Intentional change of design focus via rules this year vs. previous years?

Last year’s rules video:

World champions, 392 points:

2 years ago rules video:

World champions, 97 points:

And this year?

World champ hasn’t happened yet, but here’s the highest score I could find, 22 points:

Do you see the difference between previous years and this year?

Look at those crazy, specialized machines for gathering, processing, stacking, etc. The possible point spread was 0 to maybe 500 points on Ringmaster. There’s a lot of room for micro-improvements. Very easy for the world-champion to one-up their competition by even getting one or two extra rings.

But Next Level’s rules and design are so tight that it seems to almost nip off that kind of crazy innovation. Even if we could carry more than one hub, the way the hubs are designed (hollow) makes them hard to stack, and the goal areas are so small that many stacks is impossible.

So you can see some teams getting 22 points already. Maybe 32 points is possible… but anything above that seems unlikely. How can we go from local matches to a world champion with only a 10 point spread?

I calculate the highest possible score at 47 points, and that’s with a single 5’8" column of 17 hubs that even a human likely couldn’t stack (because they are so unstable). But also, a robot would have to violate the hight limitations to achieve this, not to mention stacking one hub every 3 seconds. Even a 22 to 47 point spread would be pretty tight to allow for world-wide differentiation.

And the hanging bonus has almost no differentiation to allow for crazy innovation. Where’s the bonus for the robot that is completely above the bar at the end?

So instead of crazy specialized contraptions, it seems like the world champion will be determined through a mix of driver skill and luck. Hundreds of buldozing forklifts.

This seems like a pretty marked change from the history of VexIQ competitions in the past. It must have been intentional. Can anyone on the advisory board speak to those intentions?

Just tested it, and a human is able to stack 17 hubs in a single column, but a single puff of wind will knock it over at that point.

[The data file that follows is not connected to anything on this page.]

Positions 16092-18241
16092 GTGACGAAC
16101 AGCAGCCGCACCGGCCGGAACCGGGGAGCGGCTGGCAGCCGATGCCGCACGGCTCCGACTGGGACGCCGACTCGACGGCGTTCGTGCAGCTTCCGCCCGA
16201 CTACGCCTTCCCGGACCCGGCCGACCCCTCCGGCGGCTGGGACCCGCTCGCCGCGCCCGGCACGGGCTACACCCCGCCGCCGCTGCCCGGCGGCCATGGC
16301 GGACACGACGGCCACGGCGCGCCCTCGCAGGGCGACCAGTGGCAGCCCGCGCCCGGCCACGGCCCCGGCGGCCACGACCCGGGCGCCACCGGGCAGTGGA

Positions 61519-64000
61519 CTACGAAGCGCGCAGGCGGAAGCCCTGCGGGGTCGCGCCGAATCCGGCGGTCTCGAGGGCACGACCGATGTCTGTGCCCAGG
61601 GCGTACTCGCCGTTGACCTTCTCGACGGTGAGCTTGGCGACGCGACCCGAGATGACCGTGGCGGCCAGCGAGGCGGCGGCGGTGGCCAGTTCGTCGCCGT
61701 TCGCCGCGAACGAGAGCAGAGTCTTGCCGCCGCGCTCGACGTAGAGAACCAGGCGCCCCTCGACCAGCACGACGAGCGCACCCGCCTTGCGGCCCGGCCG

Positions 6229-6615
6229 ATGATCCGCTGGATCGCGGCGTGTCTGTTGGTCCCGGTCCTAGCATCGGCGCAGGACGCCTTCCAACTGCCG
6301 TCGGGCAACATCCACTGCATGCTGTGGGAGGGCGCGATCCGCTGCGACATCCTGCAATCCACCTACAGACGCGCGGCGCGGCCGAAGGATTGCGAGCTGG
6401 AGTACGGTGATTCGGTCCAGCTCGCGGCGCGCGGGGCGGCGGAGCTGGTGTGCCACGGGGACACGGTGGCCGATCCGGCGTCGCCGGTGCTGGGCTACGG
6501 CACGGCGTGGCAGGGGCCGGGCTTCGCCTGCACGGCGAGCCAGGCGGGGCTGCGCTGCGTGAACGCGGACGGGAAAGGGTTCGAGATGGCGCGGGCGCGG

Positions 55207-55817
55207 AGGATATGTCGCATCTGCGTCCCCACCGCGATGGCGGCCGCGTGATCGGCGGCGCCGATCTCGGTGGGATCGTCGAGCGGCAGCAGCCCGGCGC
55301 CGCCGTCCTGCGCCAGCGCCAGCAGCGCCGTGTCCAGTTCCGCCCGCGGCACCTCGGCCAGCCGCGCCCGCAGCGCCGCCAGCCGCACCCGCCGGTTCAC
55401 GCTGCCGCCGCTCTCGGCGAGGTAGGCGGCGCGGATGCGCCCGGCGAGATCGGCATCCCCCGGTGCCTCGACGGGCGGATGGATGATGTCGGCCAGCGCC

Also, so far, a human has not been able to build such a stack in one minute!

Simple - I think this year’s game was made so that you won’t be seeing all of these crazy mentor builds. As you said, it will be mostly on the kid’s skills to take this year’s game and it will be fair for everyone.

My understanding is teams are already scoring 38 in competitions

Highest score I’ve seen on video so far is 25 points:

Any videos of even higher scores?

Look in VEX VIA. No videos I’ve seen. Looks like they are a little more tight-lipped this year…

Like this:

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Ugg… Android version of the app looks different, with different features. Also, for some reason, it’s not fetching any events after Feb 2018 (Ringmaster Finals)

I guess I’m going to be proven wrong, but I just cannot believe that 38 points is possible in one minute, given the “one hub off the ground at a time” rule.

I agree with your assessment 100%. I think they saw so many builds that NO kids could have come up with. I think they tried to nip that in the bud and went a little too far in the process.

I mean, there’s not many designs that will work given the constraints. Yes, we will see a lot of bulldozer/forklift things.

My pie in the sky idea would be a set of robots that work together. One is a stacking crane that sits between the 2 score regions. The other is a bulldozer with a counter-rotating bar out front that ‘flips’ and pushes the hubs down the field to the crane. The problem with this is a likely inability (due to time/design) to high-hang.

Another issue is what to do with leftover time. We are now down to 39 seconds and have not even practiced that much. What can be done with the extra 21 seconds? If you try to get some more hubs you run the risk of 1) knocking the yellow one off or 2) chasing hubs and losing track of the clock.

Sorry to revive an old thread, but I’m still thinking about this issue. Turns out that the prediction was true, for the most part. By Worlds, everyone was kinda hitting that 40-point ceiling (2 perfect pyramids, both hang), and I’m pretty shocked that there wasn’t a tie for 40 points at worlds.

The Chinese “quad drag” design ruled the roost. Once that that first video posted in October of last year, every winning robot at our local competition copied it.

It’s also interesting how Squared Away riffs on this general direction. The simplest flexbot can help an alliance get 100 points. BUT… the balls add differentiation. At our local competition yesterday, second place was 102, and first place was 104. There were no balls on top, and they won by random chance pretty much (two extra balls ended up inside cubes). Of course, stacking some balls on top adds a whole additional range of scoring, with plenty of room for differentiation at the top (between 100 and 170).

But at our competition yesterday, one of the winning robots was the tiniest, simplest looking thing ever. The kids were just excellent drivers.

So this is a nice middle ground. Great job, Vex IQ competition planners!

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